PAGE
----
PET/CT Positron Emission Tomography, commonly referred to as PET scan, is a specialized nuclear medicine procedure that produces pictures of chemical and physiological changes in the body. PET scans can detect, for instance, cancers and cancer spread before they're big enough to be seen by other imaging techniques but PET alone is not as anatomically specific. With the addition of a CT scanner, which provides specific anatomic localization, PET/CT shows both metabolic and anatomic data throughout the body on one exam.
PET/CT is most commonly utilized to scan the whole body but can be performed specifically to scan just the brain or the heart, for example. Because PET/CT scans can detect changes in body tissues, they are useful for:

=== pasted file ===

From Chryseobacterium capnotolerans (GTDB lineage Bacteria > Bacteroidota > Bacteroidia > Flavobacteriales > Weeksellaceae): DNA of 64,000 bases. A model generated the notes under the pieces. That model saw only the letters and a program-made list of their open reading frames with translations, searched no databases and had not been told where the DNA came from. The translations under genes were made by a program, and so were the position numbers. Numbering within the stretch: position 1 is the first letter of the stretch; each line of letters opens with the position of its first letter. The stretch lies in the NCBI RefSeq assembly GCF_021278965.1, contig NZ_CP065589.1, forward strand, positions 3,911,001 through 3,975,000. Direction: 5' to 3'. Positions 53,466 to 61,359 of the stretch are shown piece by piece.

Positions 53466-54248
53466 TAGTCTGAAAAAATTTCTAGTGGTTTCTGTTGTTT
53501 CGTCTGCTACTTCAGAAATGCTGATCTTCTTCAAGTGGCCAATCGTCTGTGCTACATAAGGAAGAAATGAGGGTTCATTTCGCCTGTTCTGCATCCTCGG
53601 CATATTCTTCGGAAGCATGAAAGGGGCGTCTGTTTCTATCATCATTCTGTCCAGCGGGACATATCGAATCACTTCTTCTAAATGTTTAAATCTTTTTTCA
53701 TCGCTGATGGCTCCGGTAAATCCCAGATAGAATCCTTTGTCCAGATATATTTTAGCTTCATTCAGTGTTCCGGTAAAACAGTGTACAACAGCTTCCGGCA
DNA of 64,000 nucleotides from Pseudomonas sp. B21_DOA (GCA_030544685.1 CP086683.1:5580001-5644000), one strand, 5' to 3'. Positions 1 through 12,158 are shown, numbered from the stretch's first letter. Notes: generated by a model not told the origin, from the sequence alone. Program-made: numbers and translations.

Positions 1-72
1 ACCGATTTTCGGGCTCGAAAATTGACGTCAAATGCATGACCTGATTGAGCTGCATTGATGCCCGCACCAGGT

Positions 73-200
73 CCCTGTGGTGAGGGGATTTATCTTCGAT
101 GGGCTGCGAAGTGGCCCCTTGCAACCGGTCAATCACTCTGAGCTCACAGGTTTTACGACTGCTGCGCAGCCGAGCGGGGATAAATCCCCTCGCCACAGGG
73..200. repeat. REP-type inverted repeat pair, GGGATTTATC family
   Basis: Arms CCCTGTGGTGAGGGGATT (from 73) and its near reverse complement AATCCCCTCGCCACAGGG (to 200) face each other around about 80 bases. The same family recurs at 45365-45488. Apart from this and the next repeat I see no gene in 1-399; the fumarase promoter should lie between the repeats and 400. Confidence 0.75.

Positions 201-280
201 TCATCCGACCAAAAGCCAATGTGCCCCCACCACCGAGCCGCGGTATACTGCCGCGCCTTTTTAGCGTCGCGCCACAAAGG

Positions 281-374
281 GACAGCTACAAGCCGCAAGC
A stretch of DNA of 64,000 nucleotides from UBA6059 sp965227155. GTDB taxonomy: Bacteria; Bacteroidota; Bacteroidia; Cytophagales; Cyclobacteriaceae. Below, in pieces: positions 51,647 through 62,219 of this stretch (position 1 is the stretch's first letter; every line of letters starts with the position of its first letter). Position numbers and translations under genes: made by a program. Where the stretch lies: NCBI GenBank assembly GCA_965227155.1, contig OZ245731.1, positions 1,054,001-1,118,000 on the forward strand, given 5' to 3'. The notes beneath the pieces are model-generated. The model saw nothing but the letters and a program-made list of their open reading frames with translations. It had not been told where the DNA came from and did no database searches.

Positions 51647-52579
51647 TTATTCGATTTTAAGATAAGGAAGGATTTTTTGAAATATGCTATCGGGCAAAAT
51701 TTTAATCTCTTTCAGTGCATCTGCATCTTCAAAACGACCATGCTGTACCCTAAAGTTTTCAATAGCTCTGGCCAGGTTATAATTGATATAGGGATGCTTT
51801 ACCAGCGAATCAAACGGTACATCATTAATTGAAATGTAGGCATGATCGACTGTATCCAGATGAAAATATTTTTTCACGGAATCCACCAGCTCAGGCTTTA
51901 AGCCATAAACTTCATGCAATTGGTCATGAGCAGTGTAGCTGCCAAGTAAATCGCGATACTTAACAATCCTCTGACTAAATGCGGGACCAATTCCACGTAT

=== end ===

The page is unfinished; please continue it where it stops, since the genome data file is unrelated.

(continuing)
Determining benign versus malignant
Identifying lung nodules to see if any one of them is cancer
Looking for how extensively cancer has spread in the body. Can also see how well treatments are affecting cancer
Assessing causes for memory disorders such as Alzheimer's disease
Determining the location of seizures and if patients with uncontrolled seizures might benefit from surgery
Assessing brain metabolism in patients with chronic fatigue syndrome
Learning how blood is flowing in the heart to assess for coronary artery disease and to check for heart muscle damage
Finding out if a damaged part of the heart would benefit from surgery
PET/CT scans are available at Edward Hospital , 120 Spalding Drive, MOB 2, Naperville.